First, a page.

Detroit art museum wins taxpayer support

The Detroit Institute of Arts avoided a fiscal cliff when voters in three counties approved an tax increase that directly funds the 125-year-old museum.

The stagnant economy has crippled countless nonprofit museums and arts organizations over the last few years. Big donors and foundations can't commit as much cash, and local governments can't justify supporting culture when roads, schools and pensions are on the line.

The Detroit Institute of Arts is joining a small group of museums experimenting with a new way to fundraise. They've asked local taxpayers to chip in. Voters in three Michigan counties passed a tax increase -- known as a millage.

Annmarie Erickson is the executive vice president and chief operating officer of the Detroit Institute of Arts. Erickson says the millage is a very small property tax increase. "A home that has a market value of about $150,000, those individuals will pay about $15 a year for this tax." But that adds up quickly for the museum. She says the millage plan allows the Detroit Institute of Arts to take in $23 million a year for 10 years, and that money will be spent on the museum's operating budget. In return, residents of the participating counties get free admission into the institute.

Reaction to the fundraising campaign overall, Erickson says, was supportive. "We got on the phones, we did literature drops, we posted signs in people's lawns when they said OK. I would say that most people were very supportive of the museum, and even people who didn't really support the idea of an additional tax were supportive of the museum," she says. "And we would obviously try to convert those who were not supporting the tax, but when we couldn't do it, we thanked them, we encouraged them to vote, to express their opinion even though it wasn't an opinion we were in agreement with. But we did want people to vote and to exercise that right."

Tess Vigeland: The stagnant economy has crippled countless nonprofit museums and arts organizations over the last several years. Big donors and foundations can't commit as much cash, and local governments can't justify supporting culture when roads, schools and pensions are on the line.

But the Detroit Institute of Arts is one of a few arts groups experimenting with a different way of fundraising. They've asked local taxpayers to chip in. Voters in three Michigan counties passed a tax increase -- known as a millage -- dedicated to supporting the DIA.

Annmarie Erickson is chief operating officer at the museum and joins us. Thank you for being here.

Annmarie Erickson: Thank you.

Vigeland: So this idea of millage -- explain that for us.

Erickson: It's a very small property tax for homeowners. Here in our area, a home that has a market value of about $150,000, those individuals will pay about $15 a year for this tax. Ultimately though, with all three counties in the mix, it will reap $23 million annually for the Detroit Institute of Arts.

Vigeland: So how did you convince people -- particularly in this day and age -- and folks scattered around metro Detroit, to vote yes on a new tax?

Erickson: We were relentless. We just never let up. And this was an example of people really pulling together from various communities to say this museum is important and we're going to support it.

Vigeland: When you say you were relentless, I read reports that you all just basically got on the phones and started calling up homeowners, voters. What was the reaction like when you did?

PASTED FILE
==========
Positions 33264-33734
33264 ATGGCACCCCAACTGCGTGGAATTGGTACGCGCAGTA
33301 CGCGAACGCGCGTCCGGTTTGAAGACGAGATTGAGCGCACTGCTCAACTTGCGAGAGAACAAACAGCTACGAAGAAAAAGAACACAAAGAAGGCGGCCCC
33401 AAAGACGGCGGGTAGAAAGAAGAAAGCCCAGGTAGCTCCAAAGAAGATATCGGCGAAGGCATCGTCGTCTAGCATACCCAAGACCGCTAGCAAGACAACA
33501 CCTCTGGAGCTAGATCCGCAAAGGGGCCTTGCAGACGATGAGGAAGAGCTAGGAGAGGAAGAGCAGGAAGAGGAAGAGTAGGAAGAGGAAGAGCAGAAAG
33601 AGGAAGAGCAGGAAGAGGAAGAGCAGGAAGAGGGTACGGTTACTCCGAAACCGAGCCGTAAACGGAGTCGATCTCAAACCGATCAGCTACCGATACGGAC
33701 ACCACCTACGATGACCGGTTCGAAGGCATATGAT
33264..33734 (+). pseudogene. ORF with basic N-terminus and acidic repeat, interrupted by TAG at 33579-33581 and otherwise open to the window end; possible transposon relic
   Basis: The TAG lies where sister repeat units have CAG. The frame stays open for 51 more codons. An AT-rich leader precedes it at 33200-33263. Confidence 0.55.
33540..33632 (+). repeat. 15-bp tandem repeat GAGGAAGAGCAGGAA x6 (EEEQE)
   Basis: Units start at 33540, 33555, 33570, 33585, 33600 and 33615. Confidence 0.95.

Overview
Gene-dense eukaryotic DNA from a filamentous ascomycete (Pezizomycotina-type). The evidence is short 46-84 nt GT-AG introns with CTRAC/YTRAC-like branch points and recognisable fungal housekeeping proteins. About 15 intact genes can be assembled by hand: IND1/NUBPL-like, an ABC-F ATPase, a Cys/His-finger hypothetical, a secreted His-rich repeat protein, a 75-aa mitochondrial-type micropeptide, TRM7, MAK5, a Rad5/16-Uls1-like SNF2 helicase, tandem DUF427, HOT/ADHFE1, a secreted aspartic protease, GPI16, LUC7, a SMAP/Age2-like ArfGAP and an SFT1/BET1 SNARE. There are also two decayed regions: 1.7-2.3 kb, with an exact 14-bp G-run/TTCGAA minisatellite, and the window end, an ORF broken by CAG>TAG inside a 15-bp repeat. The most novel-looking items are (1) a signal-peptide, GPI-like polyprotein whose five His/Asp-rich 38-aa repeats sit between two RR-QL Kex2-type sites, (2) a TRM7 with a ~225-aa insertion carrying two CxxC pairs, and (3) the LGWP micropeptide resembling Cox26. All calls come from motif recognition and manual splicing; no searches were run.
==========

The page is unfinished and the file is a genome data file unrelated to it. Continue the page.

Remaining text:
Erickson: We got on the phones, we did literature drops, we posted signs in people's lawns when they said OK. I would say that most people were very supportive of the museum, and even people who didn't really support the idea of an additional tax were supportive of the museum. So that was a good place to begin from. And we would obviously try to convert those who were not supporting the tax, but when we couldn't do it, we thanked them, we encouraged them to vote, to express their opinion even though it wasn't an opinion we were in agreement with. But we did want people to vote and to exercise that right.

Vigeland: How will this money be spent by the museum? Is this dedicated for a specific program? Is it part of the operating budget?

Erickson: It's part of the operating budget, and the whole idea is that we will no longer have to fundraise three-quarters of our operating budget, so now our fundraisers can work in endowment. And in return for this investment from the citizens of Wayne, Oakland and MaComb counties, we are offering them free museum admission. That has proven to be incredible popular since the election on Aug. 7. What you'll find with most museums is that admission revenue is a very small percentage of our budget. We are not one of the New York museums that can charge $20 for admission; our admission for an adult is $8. So it's a relatively small part of our operating budget, and the tax will more than make up for that loss. And quite honestly, just having more people in the building is very energizing, and it helps our restaurant revenues and our shop revenues.

Vigeland: How unusual is it to use an additional tax like this, a millage, to fund a community arts organization?

Erickson: It is not completely unusual; there are other museums in the country that use this model. I believe St. Louis uses it and I believe Minneapolis uses it as well. It is not unheard of here in the Detroit area, our zoo is funded in much the same way.

Vigeland: Annmarie Erickson is the executive vice president and COO of the Detroit Institute of Arts. Thank you so much for joining us.

Erickson: Thank you Tess.

About the author

Tess Vigeland is the host of Marketplace Money, where she takes a deep dive into why we do what we do with our money.

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